Once a design file is finalized, 3D-printing robots use the design to print a cellular structure that serves as the base material for the cladding. This 3D-printed shape can take on various forms: undulating, bending, cornered, flat, textured, and more. At Branch Technology specifically, this base cellular structure is known as BranchMatrix™. Recent examples of this composite material design flexibility are the oneC1TY Pavilion or Purple S.T.E.A.M.

This printing process only prints the amount of material needed, which significantly reduces waste when compared to cutting and fabricating traditional materials such as metal or concrete.

For cladding applications, this 3D-printed structure is filled with closed-cell insulating foam which is milled back using robots to replicate the digital design. The panels can then be finished in either stucco or glass fiber reinforced concrete (GFRC) with a variety of textures or colors.

The prefabrication process takes place in a safe, controlled indoor manufacturing environment with high-tech tools. Manufacturers such as Branch Technology employ highly trained staff that each possess a precise understanding of how 3D-printed cladding is fabricated, which provides significant advantages compared to on-site fabrication by a third-party entity who may be unfamiliar with the material. It also imparts significant time and cost savings for the installers and building owners as material arrives at the site complete and ready to install.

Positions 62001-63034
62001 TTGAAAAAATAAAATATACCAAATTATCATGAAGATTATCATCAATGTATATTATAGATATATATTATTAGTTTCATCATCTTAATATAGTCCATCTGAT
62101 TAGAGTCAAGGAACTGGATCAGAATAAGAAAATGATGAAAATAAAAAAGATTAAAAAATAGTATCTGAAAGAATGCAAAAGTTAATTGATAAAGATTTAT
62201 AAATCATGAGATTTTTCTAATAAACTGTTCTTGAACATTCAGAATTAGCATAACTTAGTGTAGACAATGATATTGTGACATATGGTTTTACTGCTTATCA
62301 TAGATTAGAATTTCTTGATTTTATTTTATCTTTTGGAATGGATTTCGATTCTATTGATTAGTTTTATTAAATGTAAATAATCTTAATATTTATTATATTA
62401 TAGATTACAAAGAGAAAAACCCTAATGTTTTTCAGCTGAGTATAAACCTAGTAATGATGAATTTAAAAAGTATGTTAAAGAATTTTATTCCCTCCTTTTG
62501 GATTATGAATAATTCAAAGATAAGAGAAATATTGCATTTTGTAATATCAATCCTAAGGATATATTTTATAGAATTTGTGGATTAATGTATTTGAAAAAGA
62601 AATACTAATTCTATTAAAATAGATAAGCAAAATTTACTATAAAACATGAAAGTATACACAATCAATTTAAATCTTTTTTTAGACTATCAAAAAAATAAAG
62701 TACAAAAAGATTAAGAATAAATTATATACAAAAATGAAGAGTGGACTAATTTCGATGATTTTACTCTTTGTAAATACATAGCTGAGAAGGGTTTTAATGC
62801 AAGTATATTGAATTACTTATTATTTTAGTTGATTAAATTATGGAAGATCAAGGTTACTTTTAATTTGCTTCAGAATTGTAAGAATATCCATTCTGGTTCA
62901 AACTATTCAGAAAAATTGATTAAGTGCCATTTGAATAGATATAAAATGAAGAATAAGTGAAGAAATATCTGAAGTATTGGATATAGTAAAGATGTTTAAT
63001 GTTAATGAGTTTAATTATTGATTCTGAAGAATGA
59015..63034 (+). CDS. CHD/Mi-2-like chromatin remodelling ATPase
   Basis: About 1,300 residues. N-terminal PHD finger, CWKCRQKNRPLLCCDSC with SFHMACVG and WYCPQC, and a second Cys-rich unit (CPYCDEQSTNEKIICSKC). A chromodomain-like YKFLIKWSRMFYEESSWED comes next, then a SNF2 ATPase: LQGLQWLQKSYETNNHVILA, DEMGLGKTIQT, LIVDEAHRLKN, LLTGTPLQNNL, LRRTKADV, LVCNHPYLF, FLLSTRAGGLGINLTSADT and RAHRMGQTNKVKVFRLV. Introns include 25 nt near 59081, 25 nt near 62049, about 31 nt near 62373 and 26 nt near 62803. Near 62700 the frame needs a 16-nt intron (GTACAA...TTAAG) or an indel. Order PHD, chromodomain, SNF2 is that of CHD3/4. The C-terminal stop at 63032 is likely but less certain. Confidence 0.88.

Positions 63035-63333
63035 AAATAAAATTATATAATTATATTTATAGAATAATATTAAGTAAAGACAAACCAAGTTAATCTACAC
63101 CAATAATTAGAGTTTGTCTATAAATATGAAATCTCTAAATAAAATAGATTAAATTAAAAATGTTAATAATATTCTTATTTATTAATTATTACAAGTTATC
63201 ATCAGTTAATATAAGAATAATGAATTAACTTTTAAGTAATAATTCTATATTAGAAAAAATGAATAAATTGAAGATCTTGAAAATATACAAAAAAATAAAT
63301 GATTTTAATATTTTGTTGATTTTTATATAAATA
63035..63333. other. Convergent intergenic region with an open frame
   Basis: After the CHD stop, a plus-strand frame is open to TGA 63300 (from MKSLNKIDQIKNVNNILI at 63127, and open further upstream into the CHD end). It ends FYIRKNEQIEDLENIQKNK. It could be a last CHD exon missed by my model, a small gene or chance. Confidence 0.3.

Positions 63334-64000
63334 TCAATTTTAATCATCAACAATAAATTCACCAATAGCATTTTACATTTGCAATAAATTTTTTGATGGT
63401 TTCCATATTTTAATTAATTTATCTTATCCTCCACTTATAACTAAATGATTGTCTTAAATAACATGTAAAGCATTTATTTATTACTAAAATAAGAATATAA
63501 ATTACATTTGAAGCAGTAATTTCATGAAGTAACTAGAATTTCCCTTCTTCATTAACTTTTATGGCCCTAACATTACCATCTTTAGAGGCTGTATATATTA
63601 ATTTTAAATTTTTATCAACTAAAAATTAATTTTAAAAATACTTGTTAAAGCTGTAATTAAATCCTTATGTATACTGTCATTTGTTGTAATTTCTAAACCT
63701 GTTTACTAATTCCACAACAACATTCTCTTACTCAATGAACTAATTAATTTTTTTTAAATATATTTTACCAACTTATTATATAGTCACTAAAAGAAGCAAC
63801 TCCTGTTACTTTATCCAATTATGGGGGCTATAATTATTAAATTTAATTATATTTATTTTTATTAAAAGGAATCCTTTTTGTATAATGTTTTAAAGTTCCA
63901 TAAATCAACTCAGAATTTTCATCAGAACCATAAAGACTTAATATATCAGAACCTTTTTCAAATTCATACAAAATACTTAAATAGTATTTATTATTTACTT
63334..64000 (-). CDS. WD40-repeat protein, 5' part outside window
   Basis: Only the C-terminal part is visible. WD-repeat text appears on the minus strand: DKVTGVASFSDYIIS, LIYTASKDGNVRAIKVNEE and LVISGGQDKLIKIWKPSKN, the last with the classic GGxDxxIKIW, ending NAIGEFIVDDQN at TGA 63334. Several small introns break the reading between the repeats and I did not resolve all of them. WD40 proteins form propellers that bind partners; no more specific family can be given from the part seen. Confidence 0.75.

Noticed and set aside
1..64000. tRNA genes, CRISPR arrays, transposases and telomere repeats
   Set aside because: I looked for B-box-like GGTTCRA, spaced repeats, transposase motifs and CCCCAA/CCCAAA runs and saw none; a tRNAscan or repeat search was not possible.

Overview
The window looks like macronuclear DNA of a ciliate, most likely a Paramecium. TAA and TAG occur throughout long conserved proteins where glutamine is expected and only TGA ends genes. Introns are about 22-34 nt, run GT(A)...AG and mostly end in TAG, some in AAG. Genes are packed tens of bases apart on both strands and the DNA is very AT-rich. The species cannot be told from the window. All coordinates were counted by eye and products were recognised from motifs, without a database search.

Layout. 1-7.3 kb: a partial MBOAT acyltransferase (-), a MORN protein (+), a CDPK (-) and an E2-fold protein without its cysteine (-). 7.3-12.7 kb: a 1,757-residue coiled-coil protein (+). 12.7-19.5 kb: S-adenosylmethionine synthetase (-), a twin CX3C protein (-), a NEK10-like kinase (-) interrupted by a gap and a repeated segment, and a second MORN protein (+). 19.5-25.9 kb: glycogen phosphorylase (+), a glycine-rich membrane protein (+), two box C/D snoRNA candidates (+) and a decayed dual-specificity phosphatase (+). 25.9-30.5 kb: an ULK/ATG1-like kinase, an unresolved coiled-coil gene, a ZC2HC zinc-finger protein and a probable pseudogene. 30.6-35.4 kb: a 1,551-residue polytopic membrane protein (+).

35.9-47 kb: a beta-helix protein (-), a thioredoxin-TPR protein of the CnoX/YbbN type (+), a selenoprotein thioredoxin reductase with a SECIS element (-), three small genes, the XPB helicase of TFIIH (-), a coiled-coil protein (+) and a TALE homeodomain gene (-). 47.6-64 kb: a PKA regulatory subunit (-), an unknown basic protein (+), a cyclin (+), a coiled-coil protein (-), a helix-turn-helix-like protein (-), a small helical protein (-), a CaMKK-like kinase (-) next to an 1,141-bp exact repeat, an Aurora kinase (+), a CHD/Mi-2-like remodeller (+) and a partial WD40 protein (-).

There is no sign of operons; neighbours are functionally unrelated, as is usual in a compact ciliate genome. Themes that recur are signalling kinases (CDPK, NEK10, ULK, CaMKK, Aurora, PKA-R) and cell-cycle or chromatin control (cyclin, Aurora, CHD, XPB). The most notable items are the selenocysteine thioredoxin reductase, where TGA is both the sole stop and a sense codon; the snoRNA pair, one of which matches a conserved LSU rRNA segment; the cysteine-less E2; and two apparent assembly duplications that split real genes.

Industry Implications

Time Savings

Construction professionals may spend hours on the job site just looking for and transporting materials. By prefabricating, installers have the materials where and when they need them to install. This delivers significant efficiencies for large-scale commercial structures, where saving time at such scale is immensely valuable.

Easier Installations
3D-printed cladding panels are comprised of a lightweight cellular core, foam, and a finishing material. While these cladding panels can be designed to offer incredibly high R-values, they remain lightweight. This permits easier and safer hoisting of the materials and less labor required for installation.

Energy Efficiency
The sustainability movement in the construction industry is encouraging manufacturers to commit to the greater good of the planet and its people. Much of this effort is focused on increasing the energy efficiency of our buildings and reducing their overall carbon footprints. Often, this process begins with the building envelope.